Architecture & Real Estate | May 7, 2022 4:13 pm

A $63.5 Million Los Angeles Mansion Could Be Seized by Federal Prosecutors

It's connected to a bribery scandal in Armenia

Department of Justice
The U.S. Department of Justice seal.
Yuri Gripas/Bloomberg via Getty Images

Los Angeles’s Holmby Hills neighborhood has a rich history — both figuratively and literally. The likes of Humphrey Bogart, Neil Diamond and Bugsy Siegel have all lived there at various points in time. It’s where you’ll find the Playboy Mansion, and its growth was sparked in part by the presence of UCLA.

And if both fame and infamy are what you’re after, there’s an estate currently on the market for $63.5 million there. Here’s where things get a bit tricky, however: it’s entirely possible that federal prosecutors could end up seizing it. As for why, well, it has to do with a corruption scandal involving a corrupt official in the Armenian government.

An article at the Los Angeles Times has more details on the property and the legal issues surrounding it. As Matt Hamilton and Jack Flemming of the Times phrased it, the Justice Department argued that the property “was purchased in 2011 for $14.4 million with bribes to the family of Gagik Khachatryan.”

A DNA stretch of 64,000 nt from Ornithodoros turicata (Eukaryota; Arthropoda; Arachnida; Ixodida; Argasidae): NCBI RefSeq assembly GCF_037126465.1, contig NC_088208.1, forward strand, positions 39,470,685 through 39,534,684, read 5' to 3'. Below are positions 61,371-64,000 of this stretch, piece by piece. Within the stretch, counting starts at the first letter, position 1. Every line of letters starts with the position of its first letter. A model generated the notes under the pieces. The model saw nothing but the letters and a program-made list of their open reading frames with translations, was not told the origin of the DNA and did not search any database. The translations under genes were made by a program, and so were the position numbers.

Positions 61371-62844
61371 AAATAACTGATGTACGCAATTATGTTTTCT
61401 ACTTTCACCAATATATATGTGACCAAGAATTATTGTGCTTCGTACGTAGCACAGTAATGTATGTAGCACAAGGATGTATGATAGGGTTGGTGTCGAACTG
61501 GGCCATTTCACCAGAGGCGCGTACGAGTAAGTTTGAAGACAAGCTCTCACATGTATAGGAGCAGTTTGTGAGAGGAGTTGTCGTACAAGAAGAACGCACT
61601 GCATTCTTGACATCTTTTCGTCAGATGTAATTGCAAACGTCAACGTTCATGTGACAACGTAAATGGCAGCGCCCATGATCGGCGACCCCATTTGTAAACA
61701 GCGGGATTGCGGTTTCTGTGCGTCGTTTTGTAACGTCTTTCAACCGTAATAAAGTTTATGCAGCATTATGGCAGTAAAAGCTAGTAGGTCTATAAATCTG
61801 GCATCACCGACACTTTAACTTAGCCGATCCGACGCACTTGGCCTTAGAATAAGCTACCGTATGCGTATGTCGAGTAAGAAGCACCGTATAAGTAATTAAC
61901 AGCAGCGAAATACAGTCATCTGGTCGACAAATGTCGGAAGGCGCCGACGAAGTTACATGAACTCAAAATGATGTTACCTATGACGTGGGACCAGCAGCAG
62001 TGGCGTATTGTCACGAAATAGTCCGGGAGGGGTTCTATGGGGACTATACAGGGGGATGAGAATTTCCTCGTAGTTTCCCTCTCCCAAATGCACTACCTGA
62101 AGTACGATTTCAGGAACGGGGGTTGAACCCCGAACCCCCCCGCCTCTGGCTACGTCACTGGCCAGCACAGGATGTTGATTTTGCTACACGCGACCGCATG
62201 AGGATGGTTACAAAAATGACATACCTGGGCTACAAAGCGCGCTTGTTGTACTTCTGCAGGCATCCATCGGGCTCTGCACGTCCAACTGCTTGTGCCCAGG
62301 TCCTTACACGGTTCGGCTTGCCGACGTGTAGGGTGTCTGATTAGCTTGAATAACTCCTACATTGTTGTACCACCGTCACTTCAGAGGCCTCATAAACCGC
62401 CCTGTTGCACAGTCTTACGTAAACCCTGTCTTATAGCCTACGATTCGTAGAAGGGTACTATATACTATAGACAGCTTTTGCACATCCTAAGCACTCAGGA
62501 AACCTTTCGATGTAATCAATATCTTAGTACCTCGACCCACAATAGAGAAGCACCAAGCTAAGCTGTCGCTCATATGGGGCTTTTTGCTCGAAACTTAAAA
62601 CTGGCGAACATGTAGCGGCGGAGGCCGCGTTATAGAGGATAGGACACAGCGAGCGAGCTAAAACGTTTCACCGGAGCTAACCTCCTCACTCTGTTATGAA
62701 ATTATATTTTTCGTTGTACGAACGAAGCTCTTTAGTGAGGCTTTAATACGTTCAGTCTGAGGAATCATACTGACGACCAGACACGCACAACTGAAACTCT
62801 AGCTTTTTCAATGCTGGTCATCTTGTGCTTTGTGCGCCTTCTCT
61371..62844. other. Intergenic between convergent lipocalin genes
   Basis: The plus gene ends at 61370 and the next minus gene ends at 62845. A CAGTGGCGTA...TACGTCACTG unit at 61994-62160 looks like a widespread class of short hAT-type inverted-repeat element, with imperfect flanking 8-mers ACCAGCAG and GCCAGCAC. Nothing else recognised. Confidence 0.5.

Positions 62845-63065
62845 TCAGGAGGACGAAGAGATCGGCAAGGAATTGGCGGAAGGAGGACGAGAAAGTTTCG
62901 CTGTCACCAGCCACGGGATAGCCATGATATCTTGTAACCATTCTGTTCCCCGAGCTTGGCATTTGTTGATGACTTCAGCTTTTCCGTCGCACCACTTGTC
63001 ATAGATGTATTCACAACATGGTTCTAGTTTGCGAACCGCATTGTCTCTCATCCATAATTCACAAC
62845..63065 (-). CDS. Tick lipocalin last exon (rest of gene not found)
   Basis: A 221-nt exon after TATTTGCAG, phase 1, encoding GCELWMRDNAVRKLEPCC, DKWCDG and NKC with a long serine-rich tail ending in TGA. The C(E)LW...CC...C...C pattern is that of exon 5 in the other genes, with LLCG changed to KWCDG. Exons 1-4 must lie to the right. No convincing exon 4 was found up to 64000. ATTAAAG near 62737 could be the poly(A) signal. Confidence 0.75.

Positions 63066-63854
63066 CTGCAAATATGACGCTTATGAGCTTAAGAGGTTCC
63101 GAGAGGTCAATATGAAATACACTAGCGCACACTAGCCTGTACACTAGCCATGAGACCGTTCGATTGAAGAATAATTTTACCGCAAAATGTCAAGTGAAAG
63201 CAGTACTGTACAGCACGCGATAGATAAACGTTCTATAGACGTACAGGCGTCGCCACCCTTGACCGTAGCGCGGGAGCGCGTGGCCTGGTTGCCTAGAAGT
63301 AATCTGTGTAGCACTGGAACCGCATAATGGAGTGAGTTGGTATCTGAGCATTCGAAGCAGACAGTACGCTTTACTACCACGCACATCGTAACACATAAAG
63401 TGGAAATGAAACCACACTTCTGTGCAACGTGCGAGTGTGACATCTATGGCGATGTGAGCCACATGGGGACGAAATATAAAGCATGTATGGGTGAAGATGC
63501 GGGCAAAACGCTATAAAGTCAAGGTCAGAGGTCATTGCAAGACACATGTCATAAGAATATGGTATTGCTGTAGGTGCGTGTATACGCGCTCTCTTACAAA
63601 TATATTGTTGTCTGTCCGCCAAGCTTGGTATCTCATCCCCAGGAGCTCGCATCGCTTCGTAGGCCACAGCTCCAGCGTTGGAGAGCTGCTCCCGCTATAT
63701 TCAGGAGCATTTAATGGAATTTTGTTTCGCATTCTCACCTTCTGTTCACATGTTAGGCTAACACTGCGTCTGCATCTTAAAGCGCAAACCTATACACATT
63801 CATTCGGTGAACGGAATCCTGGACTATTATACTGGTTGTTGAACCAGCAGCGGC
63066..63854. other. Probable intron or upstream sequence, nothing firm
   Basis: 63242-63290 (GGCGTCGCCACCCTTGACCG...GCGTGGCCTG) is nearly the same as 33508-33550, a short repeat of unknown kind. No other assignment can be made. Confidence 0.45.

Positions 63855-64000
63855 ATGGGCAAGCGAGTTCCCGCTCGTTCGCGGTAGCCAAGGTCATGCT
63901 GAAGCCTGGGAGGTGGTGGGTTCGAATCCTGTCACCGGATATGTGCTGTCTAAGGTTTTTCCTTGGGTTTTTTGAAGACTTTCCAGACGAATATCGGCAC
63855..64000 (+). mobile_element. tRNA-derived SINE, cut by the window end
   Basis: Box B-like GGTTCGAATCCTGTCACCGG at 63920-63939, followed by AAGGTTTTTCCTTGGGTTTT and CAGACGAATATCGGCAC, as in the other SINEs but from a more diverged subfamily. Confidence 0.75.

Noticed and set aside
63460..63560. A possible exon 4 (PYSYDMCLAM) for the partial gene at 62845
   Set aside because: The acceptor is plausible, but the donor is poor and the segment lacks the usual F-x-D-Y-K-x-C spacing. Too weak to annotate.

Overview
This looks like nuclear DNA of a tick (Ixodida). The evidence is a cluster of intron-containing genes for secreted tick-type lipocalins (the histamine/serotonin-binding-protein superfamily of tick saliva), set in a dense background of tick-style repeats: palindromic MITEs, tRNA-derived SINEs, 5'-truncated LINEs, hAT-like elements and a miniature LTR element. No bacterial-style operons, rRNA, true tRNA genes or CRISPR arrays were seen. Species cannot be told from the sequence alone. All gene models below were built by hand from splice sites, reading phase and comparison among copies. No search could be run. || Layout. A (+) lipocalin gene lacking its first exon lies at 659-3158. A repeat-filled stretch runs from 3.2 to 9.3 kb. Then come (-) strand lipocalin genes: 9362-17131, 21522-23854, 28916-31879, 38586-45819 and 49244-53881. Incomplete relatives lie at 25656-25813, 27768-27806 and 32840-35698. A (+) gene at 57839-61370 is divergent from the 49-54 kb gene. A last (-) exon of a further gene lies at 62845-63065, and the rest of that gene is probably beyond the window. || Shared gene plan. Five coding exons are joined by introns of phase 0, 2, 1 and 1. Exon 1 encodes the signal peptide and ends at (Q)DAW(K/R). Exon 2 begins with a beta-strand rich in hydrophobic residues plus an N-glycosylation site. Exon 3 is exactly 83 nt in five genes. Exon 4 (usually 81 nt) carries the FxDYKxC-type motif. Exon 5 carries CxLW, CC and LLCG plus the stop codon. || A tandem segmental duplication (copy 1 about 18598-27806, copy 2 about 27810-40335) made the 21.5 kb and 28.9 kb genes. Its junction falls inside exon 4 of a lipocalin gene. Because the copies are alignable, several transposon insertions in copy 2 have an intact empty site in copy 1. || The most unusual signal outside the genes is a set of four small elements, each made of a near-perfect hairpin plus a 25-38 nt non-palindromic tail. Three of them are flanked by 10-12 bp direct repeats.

Khachatryan served as Armenia’s former minister of finance for a time. In 2009, he began receiving bribes which were used to purchase the property and build a new mansion there. Eventually, the Armenian government learned of Khachatryan’s corruption and began legal action against him. Eventually, his two sons — who were also enmeshed in the bribery scandal — fled the country.

If you are willing to roll the dice on this, the property has a lot to offer, including 33,652 square feet of space. That being said, parts of the mansion are also currently unfinished — so there will be more work to be done on the place. Richard Maslan of Hilton & Hyland, the real estate agency representing the estate, seemed optimistic that a transaction could go through.

“If we receive an offer and both the seller and the Justice Department agree on a sale price, we can still sell it,” Maslan told the Los Angeles Times.